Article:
Emotionality in mathematics teacher education

Mark Boyland at Sheffield Hallam University (UK) has written an article about Engaging with issues of emotionality in mathematics teacher education for social justice. The article was recently published online in Journal of Mathematics Teacher Education. In the article, Boyland reports on a study where student teachers are encouraged to reflect on relationships and practices in the classroom that can promote social justice. In the article he relates to affective issues like emotions, beliefs and values, and he refers to some interesting literature on this. The interventions that were used in the study are referred to as “creative action methods”, and they were originally developed by psychotherapist Jacob Moreno. This is a very interesting approach to research on affective issues, and to me it is a new approach that I hadn’t heard of before.

Here is the abstract of Boyland’s article:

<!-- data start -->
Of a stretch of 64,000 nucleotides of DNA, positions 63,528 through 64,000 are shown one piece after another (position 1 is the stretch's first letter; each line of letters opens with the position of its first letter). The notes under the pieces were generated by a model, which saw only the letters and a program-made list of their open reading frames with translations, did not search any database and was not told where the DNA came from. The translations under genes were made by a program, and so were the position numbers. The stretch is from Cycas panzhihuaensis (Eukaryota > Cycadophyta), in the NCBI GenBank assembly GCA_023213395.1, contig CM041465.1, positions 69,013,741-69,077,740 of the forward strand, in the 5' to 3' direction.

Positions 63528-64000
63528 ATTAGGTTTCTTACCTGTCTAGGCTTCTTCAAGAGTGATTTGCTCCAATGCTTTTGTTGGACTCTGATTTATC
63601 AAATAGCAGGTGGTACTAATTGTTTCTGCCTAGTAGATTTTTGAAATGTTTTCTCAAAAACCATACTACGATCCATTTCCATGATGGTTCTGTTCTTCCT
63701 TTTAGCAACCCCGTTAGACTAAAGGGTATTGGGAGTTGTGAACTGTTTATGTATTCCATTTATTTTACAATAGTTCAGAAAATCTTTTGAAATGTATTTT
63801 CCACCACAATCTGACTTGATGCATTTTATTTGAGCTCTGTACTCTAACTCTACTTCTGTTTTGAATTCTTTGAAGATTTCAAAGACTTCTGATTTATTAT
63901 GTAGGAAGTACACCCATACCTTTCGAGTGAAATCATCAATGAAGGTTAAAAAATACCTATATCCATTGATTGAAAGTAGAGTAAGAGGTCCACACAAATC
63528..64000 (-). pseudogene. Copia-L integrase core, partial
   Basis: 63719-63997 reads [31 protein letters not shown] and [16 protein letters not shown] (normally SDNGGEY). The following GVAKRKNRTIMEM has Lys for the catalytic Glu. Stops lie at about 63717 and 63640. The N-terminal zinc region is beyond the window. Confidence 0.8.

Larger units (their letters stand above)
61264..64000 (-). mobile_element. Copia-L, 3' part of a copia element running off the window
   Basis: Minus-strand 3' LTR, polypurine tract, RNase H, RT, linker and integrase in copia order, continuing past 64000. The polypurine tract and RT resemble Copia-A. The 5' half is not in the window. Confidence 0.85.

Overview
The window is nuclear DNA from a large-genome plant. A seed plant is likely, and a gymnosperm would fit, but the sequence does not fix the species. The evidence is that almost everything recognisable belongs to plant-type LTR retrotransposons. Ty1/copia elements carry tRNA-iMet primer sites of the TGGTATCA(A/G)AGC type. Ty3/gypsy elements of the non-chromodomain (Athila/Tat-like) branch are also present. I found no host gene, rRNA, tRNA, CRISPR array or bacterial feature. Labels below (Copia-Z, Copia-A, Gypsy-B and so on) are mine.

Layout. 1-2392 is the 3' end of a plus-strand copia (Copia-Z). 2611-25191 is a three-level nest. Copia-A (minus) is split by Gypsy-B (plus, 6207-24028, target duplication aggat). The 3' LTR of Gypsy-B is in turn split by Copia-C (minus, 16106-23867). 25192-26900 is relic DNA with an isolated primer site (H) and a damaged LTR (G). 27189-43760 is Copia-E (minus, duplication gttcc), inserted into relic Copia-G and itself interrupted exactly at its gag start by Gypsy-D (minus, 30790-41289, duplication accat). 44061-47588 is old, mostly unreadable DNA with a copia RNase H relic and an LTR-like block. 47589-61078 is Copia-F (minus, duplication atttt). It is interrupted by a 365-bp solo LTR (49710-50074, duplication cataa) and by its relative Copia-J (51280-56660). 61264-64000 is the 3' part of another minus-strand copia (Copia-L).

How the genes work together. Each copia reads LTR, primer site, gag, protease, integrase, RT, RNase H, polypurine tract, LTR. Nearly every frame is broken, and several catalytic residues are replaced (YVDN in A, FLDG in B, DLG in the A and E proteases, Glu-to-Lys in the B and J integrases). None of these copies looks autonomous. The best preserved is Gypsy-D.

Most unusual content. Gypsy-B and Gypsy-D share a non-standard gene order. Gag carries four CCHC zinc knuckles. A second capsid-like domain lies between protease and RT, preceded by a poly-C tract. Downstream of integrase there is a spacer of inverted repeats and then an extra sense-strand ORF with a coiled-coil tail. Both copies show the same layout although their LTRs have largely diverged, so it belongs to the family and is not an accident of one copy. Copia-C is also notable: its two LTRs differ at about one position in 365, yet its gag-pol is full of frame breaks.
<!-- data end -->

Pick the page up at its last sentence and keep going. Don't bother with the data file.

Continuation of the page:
This article focuses on the relationship between social justice, emotionality and mathematics teaching in the context of the education of prospective teachers of mathematics. A relational approach to social justice calls for giving attention to enacting socially just relationships in mathematics classrooms. Emotionality and social justice in teaching mathematics variously intersect, interrelate or interweave. An intervention, using creative action methods, with a cohort of prospective teachers addressing these issues is described to illustrate the connection between emotionality and social justice in the context of mathematics teacher education. Creative action methods involve a variety of dramatic, interactive and experiential tools that can promote personal and group engagement and embodied reflection. The intervention aimed to engage the prospective teachers with some key issues for social justice in mathematics education through dialogue about the emotionality of teaching and learning mathematics. Some of the possibilities and limits of using such methods are considered.

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